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"Man's endeavors to control nature by his powers to alter and to destroy would inevitably evolve into a war against himself, a war he would lose unless he came to terms with nature.”
When people think of female pioneers of the environment, very few forget to mention Rachel Carson. As a marine biologist and writer, Carson communicated the sustainability concept before “sustainability” was even a word.
Carson graduated with a master’s in zoology from John Hopkins University in 1929. After graduation, she followed her passion for writing and biology by becoming the editor-in-chief and a marine biologist for the U.S. Fish and Wildlife Service. Carson’s first book, "Under the Sea-Wind," was published in 1941, followed by the New York Times best-seller "The Sea Around Us" in 1951. As an author and science communicator, Carson explained scientific terms in everyday language that made the reader interested in the natural world – something sustainability scientists still grapple with today.
Carson was well aware of the economic, social and environmental aspects of sustainability. She fought hard to bring awareness to the health implications, monetary cost and environmental degradation caused by pesticides in her acclaimed book "Silent Spring." After the book’s release, Carson received backlash from the pesticide industry. Eventually, DDT was banned in agricultural use after Carson’s congressional testimony and exhaustive research. Some say because of "Silent Spring," Carson launched the contemporary environmental movement.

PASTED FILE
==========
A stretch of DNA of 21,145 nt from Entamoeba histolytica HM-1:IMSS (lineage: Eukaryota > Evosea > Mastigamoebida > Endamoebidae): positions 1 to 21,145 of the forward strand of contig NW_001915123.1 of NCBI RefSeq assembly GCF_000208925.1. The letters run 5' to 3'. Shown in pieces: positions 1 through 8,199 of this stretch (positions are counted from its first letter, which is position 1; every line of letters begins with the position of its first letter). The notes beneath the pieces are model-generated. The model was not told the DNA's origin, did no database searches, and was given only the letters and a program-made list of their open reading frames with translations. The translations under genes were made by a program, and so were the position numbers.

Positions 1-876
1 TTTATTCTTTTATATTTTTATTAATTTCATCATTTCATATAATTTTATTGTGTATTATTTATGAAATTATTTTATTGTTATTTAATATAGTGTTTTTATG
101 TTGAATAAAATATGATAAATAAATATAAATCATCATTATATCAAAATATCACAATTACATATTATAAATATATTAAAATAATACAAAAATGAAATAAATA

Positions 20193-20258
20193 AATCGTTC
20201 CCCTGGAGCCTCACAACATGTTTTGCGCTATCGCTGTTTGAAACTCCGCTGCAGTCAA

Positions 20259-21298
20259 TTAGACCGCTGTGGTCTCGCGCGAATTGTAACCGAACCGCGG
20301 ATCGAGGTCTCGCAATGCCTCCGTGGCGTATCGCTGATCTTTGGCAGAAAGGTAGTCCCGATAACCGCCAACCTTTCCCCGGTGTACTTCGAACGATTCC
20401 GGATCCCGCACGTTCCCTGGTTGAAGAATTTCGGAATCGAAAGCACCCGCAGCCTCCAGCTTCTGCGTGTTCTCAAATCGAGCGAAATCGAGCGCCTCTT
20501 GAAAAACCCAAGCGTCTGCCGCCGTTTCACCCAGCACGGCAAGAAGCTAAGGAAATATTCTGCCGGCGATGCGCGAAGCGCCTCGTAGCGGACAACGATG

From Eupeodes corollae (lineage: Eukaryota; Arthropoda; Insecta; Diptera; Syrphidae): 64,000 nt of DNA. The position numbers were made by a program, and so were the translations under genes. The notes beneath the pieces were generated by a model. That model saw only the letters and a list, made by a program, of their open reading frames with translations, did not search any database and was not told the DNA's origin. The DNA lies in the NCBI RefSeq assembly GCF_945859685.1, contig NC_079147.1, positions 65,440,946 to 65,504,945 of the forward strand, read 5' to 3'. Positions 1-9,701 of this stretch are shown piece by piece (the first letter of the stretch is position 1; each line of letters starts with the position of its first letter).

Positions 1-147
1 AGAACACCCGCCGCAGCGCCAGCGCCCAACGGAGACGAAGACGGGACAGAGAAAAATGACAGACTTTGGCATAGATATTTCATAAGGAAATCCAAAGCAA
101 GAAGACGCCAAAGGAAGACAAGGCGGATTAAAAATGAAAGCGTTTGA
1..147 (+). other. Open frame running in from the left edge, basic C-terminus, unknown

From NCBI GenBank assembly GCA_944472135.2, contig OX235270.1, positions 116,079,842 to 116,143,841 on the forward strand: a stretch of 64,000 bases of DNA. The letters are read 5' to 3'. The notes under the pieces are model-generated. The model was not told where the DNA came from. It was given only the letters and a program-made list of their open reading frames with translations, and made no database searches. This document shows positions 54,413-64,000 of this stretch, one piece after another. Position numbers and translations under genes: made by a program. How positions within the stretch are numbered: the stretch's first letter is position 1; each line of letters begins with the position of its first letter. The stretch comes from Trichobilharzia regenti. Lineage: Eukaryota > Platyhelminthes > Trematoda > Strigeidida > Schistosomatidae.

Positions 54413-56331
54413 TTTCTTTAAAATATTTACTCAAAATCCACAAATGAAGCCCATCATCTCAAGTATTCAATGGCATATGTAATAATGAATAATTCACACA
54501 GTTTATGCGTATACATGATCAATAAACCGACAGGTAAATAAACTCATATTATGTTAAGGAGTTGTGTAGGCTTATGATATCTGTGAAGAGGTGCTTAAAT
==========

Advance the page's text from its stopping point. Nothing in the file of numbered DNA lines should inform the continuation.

After a long battle with breast cancer, Carson passed away in 1964 – two years after the release of "Silent Spring" – at the age of 57.
Special thanks to the U.S. Fish and Wildlife Service Rachel Carson Refuge and Linda Lear of RachelCarson.org.
“We have to think through how to choose a meaningful life where we’re helping one another in ways that really help the Earth.”
Educated and trained in political science, Elinor Ostrom studied and taught how people manage and conserve natural resources like fish and trees without a government system. In 2009, Ostrom was the first woman to receive the Nobel Memorial Prize in Economic Science – a surprise to many, considering Ostrom was not a traditional economist.
As an ASU researcher and professor, Ostrom was not afraid to jump around between disciplines. She used economics, politics and environmental sciences to study neighborhood policing, groundwater resource usage and fisheries. She is perhaps most well-known for her book, "Governing the Commons," which “challenged the conventional wisdom of resource management” by outlining how people divide, distribute and manage common resources. Ostrom carried that same framework into her climate change research.
Ostrom was born in Los Angeles and graduated with her doctorate in political science from the University of California, Los Angeles in 1965 – a rarity during the time. She moved with her political theorist husband, Vincent Ostrom, to Indiana and obtained a professorship at Indiana University, where she stayed throughout her long career. There, the Ostroms co-founded the Workshop in Political Theory and Policy Analysis, a center where professors and researchers can engage in interdisciplinary thought and practice.